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Home Latest Articles Blog Kagoo Explains: The story behind Bluetooth

Kagoo Explains: The story behind Bluetooth

Updated 06 May 2020
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Resource ID 514

If you’ve ever used a Bluetooth device, then may be wondering just why it has such an odd name, and an even more unusual logo. We have so many odd names for the technology we use every day (the PodMatic 3000 with Ambient Milk Design!), that at first glance it seems like another brand made up by throwing darts blindfolded at a wall full of random words. However Bluetooth actually has a fascinating story behind it, and it involves Vikings!

In 10th Century Scandinavia, Denmark was ruled by a king called ‘Harald Gormsson’. The son of King Gorm of Old, he ruled Denmark and parts of Norway from about 958 to 986. He was responsible for several public works - including the enormous runic ‘Jelling Stones’ - but his lasting legacy is that he unified the disparate Danish tribes under a single ruler, and converted the country to Christianity. On the Jelling Stone mentioned above, there is this inscription:

King Harald bade these memorials to be made after Gorm, his father, and Thyra, his mother. The Harald who won the whole of Denmark and Norway and turned the Danes to Christianity.

Resource ID 515

Evidence suggests Harald was perhaps exaggerating his achievements a wee bit, but the fact remains that he is known as a unifier: of people, of religions, and of nations.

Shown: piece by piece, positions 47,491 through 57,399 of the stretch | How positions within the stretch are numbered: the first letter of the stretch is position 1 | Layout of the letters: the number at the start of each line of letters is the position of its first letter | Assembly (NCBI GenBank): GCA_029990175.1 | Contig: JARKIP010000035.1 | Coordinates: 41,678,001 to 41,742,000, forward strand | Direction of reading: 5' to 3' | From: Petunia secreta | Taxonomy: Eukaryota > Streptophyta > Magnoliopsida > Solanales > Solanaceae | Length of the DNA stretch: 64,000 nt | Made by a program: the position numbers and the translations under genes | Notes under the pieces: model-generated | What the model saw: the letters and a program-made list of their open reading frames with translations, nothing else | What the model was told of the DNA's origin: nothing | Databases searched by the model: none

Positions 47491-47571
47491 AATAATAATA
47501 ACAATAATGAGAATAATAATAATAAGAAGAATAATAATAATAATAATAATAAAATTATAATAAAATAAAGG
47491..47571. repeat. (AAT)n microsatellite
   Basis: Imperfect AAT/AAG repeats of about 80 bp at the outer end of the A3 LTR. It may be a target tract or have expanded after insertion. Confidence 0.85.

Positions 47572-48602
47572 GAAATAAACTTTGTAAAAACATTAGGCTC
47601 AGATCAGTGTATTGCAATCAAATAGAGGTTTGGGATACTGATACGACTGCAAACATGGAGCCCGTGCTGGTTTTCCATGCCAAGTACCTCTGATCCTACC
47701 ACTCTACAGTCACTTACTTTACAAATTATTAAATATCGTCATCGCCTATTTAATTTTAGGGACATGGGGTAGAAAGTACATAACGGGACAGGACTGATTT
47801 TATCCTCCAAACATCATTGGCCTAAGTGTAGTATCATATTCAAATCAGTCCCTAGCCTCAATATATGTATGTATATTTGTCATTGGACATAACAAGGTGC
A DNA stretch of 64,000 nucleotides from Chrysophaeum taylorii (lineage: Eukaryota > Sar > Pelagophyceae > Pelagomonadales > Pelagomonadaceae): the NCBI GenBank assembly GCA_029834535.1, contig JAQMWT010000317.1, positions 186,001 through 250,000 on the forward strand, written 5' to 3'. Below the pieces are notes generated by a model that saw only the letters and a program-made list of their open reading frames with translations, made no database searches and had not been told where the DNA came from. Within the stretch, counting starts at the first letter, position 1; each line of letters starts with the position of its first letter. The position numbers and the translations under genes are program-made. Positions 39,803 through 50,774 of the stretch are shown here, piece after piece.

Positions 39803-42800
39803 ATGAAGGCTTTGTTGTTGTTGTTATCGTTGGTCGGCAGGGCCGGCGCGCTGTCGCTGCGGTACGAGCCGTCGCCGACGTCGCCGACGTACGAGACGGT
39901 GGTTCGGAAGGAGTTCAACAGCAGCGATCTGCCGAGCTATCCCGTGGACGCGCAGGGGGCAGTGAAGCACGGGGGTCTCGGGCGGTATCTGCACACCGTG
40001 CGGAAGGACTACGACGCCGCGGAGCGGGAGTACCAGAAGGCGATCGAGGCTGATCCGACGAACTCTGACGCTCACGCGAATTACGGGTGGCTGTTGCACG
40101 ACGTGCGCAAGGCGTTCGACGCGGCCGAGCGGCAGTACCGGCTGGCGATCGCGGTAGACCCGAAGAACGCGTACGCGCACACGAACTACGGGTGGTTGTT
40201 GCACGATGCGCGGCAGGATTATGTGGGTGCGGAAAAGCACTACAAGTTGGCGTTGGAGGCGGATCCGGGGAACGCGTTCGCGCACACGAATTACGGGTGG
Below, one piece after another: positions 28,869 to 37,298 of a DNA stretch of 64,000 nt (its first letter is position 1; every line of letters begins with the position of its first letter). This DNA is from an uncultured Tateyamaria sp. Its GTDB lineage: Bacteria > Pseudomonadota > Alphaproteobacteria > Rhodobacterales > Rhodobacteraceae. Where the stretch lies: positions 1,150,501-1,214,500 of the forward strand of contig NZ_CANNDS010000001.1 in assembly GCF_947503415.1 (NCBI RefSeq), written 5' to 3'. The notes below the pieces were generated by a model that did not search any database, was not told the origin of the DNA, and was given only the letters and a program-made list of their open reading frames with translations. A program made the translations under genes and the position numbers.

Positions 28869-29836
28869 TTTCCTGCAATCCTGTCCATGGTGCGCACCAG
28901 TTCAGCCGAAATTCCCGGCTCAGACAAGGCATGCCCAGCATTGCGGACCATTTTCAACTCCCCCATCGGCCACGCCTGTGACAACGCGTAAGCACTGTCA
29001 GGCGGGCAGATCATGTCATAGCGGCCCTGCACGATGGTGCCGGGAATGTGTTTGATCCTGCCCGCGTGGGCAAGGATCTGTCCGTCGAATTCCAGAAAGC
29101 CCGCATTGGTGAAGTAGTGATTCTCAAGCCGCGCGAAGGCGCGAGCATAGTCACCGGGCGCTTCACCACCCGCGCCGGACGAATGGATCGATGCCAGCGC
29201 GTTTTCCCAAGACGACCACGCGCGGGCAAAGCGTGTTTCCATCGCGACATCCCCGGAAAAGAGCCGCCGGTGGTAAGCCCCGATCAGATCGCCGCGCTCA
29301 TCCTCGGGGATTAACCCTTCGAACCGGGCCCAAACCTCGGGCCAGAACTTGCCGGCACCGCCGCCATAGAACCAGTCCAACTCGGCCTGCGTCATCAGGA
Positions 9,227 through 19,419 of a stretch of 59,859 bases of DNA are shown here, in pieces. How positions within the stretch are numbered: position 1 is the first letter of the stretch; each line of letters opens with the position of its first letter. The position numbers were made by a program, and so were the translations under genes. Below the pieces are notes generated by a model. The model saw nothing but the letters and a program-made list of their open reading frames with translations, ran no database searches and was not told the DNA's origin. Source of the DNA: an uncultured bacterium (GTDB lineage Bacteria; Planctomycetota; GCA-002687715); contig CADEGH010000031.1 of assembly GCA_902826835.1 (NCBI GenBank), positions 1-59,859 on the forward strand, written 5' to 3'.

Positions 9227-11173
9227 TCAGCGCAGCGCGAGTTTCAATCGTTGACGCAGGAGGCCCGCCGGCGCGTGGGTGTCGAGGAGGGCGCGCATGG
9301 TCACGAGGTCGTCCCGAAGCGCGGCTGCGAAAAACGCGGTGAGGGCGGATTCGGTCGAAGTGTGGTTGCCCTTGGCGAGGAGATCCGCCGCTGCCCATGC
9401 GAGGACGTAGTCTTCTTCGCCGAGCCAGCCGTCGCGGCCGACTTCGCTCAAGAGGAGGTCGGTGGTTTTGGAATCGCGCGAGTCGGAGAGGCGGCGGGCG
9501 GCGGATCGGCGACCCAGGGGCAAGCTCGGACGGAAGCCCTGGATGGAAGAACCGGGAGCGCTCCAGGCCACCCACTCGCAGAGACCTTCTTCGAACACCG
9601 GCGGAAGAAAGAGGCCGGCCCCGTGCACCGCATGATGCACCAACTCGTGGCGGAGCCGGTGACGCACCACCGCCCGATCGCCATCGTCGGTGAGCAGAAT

He also had a curious nickname - ‘Bluetooth’. No-one is entirely sure why he was called this: some historians think he may have had a single bad tooth that was seriously discoloured, giving it a blue hue. Others have suggested he had a weakness for blueberries or other foods that would have stained his teeth and mouth.

So… why all this talk of Norse kings? Well, in the mid-1990s several tech companies were working on short-range radio technologies to communicate between computers and peripherals, such as wireless headsets. Some of these firms decided to band together to create an industry standard for short-range wireless communication: these included IBM, Intel and the Swedish company Ericsson.

They needed a codename for the project, and since the tech was meant to unify disparate communication protocols, they decided to name it after Harald ‘Bluetooth’ Gormsson! It was originally a temporary moniker, but everyone liked it so much that in 1998 was made the official name.

Finally: the logo. It’s definitely unique and eye-catching, but it’s not just random lines - it is actually a ‘bind rune’ made up of 2 nordic runes - ‘H’ (Hagall) and ‘B’ (Bjarkan). HB… Harald Bluetooth!

Resource ID 516

So there we go - pretty cool, right? The next time you’re using bluetooth headphones or webcams, say thanks to Harald!

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